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Michael Sandoval





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PostPosted: Fri 19 Apr, 2013 12:36 am    Post subject: Albion Chevalier or other for buckler work         Reply with quote

Thanks, Peter,

I think it's very interesting how nimble I hear the Chevalier and Oakeshott are--I had this stereotype in my head that blades were evolving to become less blade-present and thus more "fast"... So I was, at first, surprised to read about swords from an earlier time period handling more quickly than one from a hundred years after (like the knight). I do imagine that 1) there was a large variety of a particular type existing within a certain time period, and 2) "evolution" doesn't necessarily mean better , just better suited to a different set of circumstances.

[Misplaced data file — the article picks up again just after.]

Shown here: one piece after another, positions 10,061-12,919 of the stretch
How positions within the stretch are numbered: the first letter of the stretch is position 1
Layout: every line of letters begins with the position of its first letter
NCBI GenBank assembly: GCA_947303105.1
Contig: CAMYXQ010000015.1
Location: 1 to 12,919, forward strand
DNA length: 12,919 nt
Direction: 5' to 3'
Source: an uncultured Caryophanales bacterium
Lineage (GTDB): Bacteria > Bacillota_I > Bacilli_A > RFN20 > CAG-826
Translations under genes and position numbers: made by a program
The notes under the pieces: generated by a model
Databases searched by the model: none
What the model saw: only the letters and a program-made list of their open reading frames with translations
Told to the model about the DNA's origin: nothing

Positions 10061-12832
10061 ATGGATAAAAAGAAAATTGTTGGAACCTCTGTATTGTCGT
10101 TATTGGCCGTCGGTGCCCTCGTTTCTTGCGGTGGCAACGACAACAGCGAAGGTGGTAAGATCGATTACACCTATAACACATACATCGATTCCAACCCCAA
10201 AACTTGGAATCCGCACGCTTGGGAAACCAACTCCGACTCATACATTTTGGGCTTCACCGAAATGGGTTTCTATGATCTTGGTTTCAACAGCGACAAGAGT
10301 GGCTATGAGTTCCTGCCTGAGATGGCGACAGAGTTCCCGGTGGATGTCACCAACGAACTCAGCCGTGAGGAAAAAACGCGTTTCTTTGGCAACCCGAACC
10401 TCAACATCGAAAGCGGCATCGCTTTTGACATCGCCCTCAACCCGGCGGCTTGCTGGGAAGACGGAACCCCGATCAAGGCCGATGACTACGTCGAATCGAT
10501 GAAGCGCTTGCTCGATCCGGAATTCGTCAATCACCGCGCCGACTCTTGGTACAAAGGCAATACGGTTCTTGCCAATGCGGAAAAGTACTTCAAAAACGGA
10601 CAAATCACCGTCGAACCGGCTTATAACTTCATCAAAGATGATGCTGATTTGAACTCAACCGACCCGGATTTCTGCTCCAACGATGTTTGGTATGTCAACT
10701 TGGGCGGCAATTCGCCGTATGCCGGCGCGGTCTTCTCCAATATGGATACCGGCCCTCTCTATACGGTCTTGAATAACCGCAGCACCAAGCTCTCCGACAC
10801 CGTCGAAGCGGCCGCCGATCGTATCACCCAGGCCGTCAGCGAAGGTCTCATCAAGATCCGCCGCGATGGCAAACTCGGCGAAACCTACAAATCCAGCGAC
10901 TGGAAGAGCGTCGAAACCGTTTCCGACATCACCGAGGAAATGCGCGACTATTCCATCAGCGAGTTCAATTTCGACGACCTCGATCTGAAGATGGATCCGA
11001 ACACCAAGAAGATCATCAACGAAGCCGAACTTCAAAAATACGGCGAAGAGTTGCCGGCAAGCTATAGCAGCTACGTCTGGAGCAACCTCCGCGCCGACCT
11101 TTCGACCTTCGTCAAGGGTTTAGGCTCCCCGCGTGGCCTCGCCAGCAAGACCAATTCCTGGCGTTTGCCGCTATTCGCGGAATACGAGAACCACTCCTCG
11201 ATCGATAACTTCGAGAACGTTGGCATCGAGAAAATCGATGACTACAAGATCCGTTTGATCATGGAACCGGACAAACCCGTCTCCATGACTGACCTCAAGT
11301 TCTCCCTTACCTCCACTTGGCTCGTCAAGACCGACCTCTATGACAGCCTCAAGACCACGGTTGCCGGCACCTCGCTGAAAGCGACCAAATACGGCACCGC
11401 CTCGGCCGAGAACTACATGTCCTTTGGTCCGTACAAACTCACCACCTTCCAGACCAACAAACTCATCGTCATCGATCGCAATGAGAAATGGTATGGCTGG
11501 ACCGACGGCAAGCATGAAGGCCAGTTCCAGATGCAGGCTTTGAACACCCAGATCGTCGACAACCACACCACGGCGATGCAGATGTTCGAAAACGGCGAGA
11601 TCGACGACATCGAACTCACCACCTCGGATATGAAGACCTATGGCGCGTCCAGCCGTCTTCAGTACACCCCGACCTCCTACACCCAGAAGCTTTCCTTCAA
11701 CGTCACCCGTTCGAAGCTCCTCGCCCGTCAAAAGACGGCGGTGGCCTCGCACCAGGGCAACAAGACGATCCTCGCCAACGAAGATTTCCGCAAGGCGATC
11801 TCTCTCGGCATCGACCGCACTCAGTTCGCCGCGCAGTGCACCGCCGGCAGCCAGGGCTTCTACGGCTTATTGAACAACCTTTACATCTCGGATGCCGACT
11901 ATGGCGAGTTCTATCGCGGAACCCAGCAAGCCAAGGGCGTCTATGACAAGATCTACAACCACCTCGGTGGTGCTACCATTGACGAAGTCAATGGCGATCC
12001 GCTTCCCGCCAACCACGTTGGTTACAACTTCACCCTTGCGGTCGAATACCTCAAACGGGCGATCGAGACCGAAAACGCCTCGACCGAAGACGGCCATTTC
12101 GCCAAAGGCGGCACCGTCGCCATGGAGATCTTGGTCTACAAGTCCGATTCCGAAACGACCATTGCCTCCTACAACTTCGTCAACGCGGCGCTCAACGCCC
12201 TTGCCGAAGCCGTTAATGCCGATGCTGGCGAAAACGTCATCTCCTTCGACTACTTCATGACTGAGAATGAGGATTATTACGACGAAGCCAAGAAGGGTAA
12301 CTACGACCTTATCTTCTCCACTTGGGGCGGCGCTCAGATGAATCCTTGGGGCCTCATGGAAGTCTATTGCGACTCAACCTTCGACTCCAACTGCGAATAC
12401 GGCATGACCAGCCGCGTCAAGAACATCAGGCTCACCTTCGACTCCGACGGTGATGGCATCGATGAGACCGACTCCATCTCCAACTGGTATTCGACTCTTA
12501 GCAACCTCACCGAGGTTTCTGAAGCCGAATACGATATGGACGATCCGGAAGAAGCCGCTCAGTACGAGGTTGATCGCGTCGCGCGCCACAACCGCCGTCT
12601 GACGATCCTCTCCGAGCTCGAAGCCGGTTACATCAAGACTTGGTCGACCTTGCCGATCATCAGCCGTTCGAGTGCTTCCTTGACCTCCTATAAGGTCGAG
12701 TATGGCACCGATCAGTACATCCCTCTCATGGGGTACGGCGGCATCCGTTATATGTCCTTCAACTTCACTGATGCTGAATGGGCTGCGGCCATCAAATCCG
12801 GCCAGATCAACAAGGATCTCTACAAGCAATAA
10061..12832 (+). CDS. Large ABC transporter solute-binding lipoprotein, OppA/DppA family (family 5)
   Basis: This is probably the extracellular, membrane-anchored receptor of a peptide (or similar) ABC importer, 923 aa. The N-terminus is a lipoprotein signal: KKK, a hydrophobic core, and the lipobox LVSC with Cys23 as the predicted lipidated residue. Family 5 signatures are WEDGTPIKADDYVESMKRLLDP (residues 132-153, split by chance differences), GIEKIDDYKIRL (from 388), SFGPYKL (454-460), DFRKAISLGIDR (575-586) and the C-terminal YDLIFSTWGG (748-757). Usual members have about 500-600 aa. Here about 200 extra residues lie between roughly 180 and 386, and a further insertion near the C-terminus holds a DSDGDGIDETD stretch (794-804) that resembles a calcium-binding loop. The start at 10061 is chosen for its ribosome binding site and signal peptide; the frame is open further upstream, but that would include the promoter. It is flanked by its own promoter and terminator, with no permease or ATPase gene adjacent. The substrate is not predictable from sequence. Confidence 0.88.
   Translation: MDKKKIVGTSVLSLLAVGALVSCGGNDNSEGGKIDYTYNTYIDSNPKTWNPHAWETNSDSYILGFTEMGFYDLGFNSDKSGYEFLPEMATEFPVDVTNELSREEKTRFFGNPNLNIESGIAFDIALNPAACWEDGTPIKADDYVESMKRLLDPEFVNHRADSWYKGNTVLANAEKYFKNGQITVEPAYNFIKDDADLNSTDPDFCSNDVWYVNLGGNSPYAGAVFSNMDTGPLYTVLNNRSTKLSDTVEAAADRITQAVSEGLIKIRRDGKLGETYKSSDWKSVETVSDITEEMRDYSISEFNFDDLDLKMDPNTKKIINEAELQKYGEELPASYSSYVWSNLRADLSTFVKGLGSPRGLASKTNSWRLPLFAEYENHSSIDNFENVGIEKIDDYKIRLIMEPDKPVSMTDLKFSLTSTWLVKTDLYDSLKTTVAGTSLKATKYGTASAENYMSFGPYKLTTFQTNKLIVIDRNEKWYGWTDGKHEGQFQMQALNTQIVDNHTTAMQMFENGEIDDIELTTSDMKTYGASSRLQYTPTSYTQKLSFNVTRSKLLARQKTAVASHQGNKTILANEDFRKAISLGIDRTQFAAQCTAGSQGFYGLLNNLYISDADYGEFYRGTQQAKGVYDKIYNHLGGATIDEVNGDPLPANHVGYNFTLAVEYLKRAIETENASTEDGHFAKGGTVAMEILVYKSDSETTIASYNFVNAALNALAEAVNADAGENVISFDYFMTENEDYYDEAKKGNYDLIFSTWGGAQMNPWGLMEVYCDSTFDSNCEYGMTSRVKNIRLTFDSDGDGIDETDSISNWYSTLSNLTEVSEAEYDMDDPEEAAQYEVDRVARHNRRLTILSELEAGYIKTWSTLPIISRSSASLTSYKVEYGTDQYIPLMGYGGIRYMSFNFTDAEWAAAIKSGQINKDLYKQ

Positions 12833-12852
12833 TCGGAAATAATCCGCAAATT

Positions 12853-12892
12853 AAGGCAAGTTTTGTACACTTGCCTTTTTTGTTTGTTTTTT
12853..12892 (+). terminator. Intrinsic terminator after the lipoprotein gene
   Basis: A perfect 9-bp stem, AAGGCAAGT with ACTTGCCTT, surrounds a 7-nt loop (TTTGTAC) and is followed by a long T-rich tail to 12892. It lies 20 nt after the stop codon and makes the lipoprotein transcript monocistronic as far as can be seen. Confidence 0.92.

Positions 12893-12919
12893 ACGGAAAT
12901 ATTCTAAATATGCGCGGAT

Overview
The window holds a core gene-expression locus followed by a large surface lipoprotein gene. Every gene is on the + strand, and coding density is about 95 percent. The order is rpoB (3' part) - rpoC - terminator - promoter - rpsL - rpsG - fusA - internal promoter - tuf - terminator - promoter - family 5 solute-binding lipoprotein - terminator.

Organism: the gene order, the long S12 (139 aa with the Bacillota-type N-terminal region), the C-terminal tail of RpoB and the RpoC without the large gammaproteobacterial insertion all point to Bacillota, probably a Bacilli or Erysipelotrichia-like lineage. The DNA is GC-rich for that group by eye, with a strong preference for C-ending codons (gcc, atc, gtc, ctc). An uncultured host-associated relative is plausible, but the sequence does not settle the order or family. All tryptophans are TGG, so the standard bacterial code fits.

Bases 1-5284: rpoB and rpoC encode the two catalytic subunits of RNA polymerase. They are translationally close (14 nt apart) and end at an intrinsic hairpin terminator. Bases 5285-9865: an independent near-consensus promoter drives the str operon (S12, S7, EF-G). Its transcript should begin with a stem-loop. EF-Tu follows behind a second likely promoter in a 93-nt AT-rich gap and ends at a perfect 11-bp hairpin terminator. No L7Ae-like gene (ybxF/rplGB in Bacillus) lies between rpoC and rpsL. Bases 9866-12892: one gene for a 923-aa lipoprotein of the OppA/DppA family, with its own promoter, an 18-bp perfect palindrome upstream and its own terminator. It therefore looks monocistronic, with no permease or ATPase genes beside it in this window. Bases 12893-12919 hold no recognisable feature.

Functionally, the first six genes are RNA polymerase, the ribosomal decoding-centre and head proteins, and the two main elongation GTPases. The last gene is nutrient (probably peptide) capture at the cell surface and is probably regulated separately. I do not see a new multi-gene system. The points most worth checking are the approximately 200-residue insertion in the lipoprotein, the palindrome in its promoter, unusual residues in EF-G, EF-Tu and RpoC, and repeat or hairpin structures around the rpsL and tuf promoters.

As I wrote, I love the Jarl--but I wouldn't call it easy to control. I would also write that its an excellent sword. But meant for a different kind of fighting (and for someone with much meatier wrists than I!). It would tire me out in buckler play. I imagine that the Chevalier would be easier to control. Certainly, the geometry and POB would help.

I do wonder if the length of a sword like the Chevalier would somehow impede 'proper' buckler training. The I.33 Albion sword is 31", and the Albion XIV's a few inches shorter...
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Peter Johnsson
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PostPosted: Fri 19 Apr, 2013 5:38 am    Post subject:         Reply with quote

Looking at period art you see all sorts of swords being carried together with a buckler.
I think it would be a mistake to regard the technique of sword and buckler so specialized that you need a specific weight, length and balance for the sword to behave properly.